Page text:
British Propaganda to France, 1940-1944

British Propaganda to France, 1940-1944: Machinery, Method and Message

Tim Brooks
Copyright Date: 2007
Pages: 248
https://www.jstor.org/stable/10.3366/j.ctt1r269g
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  • Book Info
    British Propaganda to France, 1940-1944
    Book Description:

    This book examines the important issue of British propaganda to France during the Second World War and aims to show the value of the propaganda campaign to the British war effort.

    eISBN: 978-0-7486-3083-7
    Subjects: Language & Literature

Table of Contents

  1. Front Matter
    (pp. i-iv)
  2. Table of Contents
    (pp. v-vii)
  3. Acknowledgements
    (pp. viii-viii)
  4. Figures and Table
    (pp. ix-ix)
  5. Translations and Terminology
    (pp. x-x)
  6. Abbreviations
    (pp. xi-xiii)
  7. Key Players
    (pp. xiv-xvi)
  8. Preface
    (pp. xvii-xviii)
  9. Introduction: British Propaganda in the Second World War
    (pp. 1-6)

    On 1 September 1939, when Germany invaded Poland and a European war became virtually certain, the British government activated its propaganda agencies. A Ministry of Information (MOI) would organise propaganda for domestic, imperial and neutral consumption, while Department EH, originating in the Foreign Office, was responsible for propaganda to enemy countries. On the night of 3/4 September, with Great Britain officially at war, the RAF distributed 5.4 million leaflets over Hamburg, Bremen and the Ruhr, appealing to the German people to demand peace. The RAF had good reason not to drop bombs at this stage – to avoid provoking reprisal...

  10. 1 Machinery: Background, Planning and Departmental Organisation
    (pp. 7-35)

    British propaganda work during the Second World War was carried out neither smoothly nor easily. The MOI, responsible for all domestic and some overseas propaganda, had its fair share of troubles and its very existence was occasionally questioned, especially before Brendan Bracken became its Minister in July 1941. Even more difficult was the gestation of the organisation for propaganda to enemy and enemy-occupied countries, which finally became the Political Warfare Executive. Its relationship with the MOI and other departments was restructured six times before the end of European war, and again afterwards. These changes were not easily achieved: the first...

  11. 2 Method: The Distribution of White Propaganda
    (pp. 36-57)

    The Air Ministry was the political master of the RAF. As such, it claimed final authority over all leaflets to be dropped, approval taking place after the leaflet had been finalised but before printing. It demanded this authority for several reasons. During the First World War the Germans had threatened reprisals against Allied airmen responsible for leaflet dissemination. It was feared that the same might happen again, especially if the leaflets incited violence or murder, and the Air Ministry therefore wished to be confident that its pilots were not put in this position. It also wanted to ensure that information...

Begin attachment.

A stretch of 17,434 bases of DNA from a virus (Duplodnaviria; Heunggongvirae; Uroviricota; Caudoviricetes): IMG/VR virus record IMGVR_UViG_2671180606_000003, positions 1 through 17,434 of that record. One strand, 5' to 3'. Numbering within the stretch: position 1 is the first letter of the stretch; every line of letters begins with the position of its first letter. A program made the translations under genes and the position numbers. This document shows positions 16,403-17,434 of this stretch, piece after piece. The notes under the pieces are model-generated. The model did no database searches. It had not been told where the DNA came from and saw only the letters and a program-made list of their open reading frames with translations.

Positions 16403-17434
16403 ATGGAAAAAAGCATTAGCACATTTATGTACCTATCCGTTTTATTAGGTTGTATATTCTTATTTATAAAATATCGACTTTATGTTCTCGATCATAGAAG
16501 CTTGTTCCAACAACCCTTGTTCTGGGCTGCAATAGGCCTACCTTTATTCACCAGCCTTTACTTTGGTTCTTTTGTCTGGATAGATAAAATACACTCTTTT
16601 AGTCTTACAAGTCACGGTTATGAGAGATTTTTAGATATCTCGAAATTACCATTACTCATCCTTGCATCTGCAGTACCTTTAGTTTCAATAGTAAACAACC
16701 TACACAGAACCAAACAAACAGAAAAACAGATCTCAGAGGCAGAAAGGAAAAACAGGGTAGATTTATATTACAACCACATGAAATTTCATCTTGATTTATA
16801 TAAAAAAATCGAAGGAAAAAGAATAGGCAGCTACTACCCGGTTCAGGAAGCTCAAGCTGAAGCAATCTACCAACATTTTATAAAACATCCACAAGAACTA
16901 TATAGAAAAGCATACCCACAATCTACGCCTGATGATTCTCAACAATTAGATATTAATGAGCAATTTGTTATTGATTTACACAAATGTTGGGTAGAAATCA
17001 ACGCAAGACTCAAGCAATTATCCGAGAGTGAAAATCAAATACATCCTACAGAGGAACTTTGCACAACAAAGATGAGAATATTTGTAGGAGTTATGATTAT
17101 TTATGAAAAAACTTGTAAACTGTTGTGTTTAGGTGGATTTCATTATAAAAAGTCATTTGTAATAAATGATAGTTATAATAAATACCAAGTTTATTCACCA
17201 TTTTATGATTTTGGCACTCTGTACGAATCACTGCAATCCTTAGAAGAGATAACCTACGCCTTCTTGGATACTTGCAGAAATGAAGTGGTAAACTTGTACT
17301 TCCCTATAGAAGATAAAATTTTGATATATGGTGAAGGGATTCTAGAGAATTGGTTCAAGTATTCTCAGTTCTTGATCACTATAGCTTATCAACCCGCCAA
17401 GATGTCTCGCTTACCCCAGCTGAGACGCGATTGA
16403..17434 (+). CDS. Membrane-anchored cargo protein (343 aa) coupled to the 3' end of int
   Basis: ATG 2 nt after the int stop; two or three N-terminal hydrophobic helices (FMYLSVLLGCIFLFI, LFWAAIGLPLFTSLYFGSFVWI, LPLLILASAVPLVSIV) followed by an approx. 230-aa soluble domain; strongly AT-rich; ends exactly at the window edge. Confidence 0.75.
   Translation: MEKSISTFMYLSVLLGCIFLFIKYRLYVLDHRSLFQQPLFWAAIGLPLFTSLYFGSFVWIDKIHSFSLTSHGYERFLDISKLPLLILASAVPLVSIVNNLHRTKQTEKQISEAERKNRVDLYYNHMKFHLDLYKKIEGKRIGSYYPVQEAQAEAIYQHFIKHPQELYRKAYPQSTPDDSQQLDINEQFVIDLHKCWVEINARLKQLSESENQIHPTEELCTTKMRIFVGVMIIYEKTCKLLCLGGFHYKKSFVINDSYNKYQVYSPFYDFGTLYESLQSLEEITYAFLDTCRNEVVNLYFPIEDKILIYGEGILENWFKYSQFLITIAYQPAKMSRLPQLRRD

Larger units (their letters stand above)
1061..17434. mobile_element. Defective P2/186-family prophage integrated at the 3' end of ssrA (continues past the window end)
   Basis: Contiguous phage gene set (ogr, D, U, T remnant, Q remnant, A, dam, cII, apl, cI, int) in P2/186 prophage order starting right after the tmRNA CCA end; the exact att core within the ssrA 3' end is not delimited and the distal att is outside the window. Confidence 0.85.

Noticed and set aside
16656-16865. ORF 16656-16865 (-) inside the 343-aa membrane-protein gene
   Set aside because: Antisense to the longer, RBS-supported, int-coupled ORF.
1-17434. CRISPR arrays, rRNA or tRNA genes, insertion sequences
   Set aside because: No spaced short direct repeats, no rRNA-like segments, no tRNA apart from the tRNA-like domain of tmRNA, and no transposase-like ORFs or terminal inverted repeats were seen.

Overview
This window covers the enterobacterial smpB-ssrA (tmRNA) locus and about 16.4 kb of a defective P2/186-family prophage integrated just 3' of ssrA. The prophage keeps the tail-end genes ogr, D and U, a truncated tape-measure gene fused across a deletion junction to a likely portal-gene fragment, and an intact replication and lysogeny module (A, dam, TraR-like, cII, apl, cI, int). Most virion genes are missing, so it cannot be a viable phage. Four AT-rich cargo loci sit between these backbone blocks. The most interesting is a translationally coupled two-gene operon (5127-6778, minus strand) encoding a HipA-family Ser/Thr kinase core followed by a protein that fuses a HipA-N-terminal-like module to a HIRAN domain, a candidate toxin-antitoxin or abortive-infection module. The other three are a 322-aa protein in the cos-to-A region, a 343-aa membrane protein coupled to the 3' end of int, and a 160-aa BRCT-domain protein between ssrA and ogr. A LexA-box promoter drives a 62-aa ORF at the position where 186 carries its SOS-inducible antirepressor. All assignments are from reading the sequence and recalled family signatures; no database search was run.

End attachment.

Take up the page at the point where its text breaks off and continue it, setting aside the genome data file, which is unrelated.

12. 3 Message: The Content of White Propaganda
    (pp. 58-106)

    On 10 May 1940 the Germans attacked Western Europe. They reached the English Channel ten days later, trapping thousands of Allied troops and precipitating the Dunkirk evacuation. The French government left Paris for Bordeaux where, late on 16 June, Pétain became Prime Minister, opening negotiations to end hostilities. France was out of the war, swiftly and unexpectedly.

    For French civilians, life became chaotic. A fifth of the French population fled the German advance. This was not because they feared defeat but because everyone expected the Germans to be halted as they had been in 1914, so they wanted to avoid...

  13. 4 Reaction: The Impact of White Propaganda
    (pp. 107-128)

    Both domestic and overseas audiences had long communicated with the BBC, and the letters it received from France formed one of its most important sources of information about its audience there. SO1 was slower to realise the value of such evidence and did so, in the end, at least partly because of the BBC’s experience. In May 1941,

    Beck stated that the BBC had received many letters about their broadcasts in French to France and said that in view of this, in a forthcoming issue of the Courrier we should invite them to write to us about the material contained...

  14. 5 Black Propaganda: Machinery, Method, Message and Reaction
    (pp. 129-155)

    In addition to the millions of white propaganda leaflets and thousands of hours of BBC broadcasting which carried propaganda messages to France that were grounded in truth and produced on behalf of the British government, SO1 and PWE were also responsible for an entirely different form of propaganda, known as black propaganda. Like white propaganda, it existed in both broadcast and printed form, but in addition it made use of rumour-mongering. Bruce Lockhart’s comment that the main tasks of propaganda were ‘to undermine and to destroy the morale of the enemy and [. . . ] to sustain and foster...

  15. Conclusion
    (pp. 156-162)

    Prior to the formation of the Political Warfare Executive in September 1941, the system for the production of propaganda was disorganised. The British experience of propaganda during the First World War had been an important influence, both in providing an organisational model and in defining inter-war attitudes towards propaganda. When the Committee for Imperial Defence initiated propaganda planning in 1935, it was hampered by the generally negative perception of propaganda, as well as by the fact that those who had fought to maintain the vestiges of British propaganda machinery since 1918 made their own, conflicting, arrangements. Thus, when war broke...

  16. Appendix: Maps
    (pp. 163-179)
  17. Notes
    (pp. 180-205)
  18. Bibliography
    (pp. 206-219)
  19. Index
    (pp. 220-234)